That morning in Alkerton I brought him back to life. In the dream we were on the seashore. I had pulled him up from the shallows. His head was in my lap. I slid the slime-jewelled seaweed from his brow and hooked my thumb into his mouth to dig out the black sand that was choking him. He opened his eyes and began to breathe.
I woke up wet and dappled with gooseflesh.
Shelagh shifted beside me, turned, and settled again.
The warm light was unfamiliar. I got out of bed and went to the window. I put my face into the gap where the curtains met. At the end of the garden was a border full of daffodils. Behind it, silver birches tossed like streamers in the wind.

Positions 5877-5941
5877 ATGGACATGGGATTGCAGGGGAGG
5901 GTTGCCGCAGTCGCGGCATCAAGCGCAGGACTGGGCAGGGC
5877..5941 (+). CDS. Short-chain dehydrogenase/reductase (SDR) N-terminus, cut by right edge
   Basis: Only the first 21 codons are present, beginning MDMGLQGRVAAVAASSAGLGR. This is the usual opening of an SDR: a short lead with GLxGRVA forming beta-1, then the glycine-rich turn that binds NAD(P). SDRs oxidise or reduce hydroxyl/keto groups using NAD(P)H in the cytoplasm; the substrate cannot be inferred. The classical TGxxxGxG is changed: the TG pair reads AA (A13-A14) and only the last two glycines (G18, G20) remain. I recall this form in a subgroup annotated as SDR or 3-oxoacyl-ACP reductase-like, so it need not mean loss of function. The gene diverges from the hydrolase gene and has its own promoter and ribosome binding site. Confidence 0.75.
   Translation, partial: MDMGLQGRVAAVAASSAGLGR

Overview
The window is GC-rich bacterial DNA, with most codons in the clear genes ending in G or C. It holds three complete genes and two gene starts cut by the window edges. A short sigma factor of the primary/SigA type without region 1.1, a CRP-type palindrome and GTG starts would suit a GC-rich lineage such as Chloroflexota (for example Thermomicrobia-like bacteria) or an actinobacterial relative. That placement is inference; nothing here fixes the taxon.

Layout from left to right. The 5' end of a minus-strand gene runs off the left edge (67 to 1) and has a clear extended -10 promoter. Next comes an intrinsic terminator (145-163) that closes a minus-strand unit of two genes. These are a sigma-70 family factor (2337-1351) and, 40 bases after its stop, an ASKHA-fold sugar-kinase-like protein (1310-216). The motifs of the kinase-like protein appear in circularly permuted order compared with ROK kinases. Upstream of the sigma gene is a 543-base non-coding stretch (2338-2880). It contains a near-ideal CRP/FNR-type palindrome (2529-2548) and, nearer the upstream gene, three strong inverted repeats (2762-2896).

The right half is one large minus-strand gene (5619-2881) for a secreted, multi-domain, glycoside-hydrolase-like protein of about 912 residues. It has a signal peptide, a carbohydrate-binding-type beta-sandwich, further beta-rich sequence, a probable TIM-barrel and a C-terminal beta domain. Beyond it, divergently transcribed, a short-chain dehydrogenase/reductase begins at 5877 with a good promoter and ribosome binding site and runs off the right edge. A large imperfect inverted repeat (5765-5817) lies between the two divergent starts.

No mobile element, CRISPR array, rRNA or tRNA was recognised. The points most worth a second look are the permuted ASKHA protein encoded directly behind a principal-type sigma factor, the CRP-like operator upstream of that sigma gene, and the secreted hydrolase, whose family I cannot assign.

And there, crouching on the sill – Shelagh must have put it there – was the grasshopper. The sunlight struggled through the dense storm-cloud patterns of the stone. I followed the line of its carapace with the edge of my finger. My instinct was to clasp it in my hand so I wouldn’t have to see it, then drop it into the back of a drawer. But then, as I looked at it, I thought of something Shelagh used to say to Nicky when he wanted a bandage for a grazed knee or a cut: Let the air at it. It’ll molder otherwise.
But it hurts, Nick would whine, and Shelagh would brush his brown hair from his forehead and say Yes, it hurts.
I heard her yawn.
‘Is it morning?’ she said. ‘What time is it?’
‘It isn’t too late.’
‘Come and sleep a while longer, then,’ she said, lifting the covers up for me.
‘Are you well, Lovey?’ She pushed her head into the crook of my neck.
‘Yes,’ I said. ‘Yes – I think so.’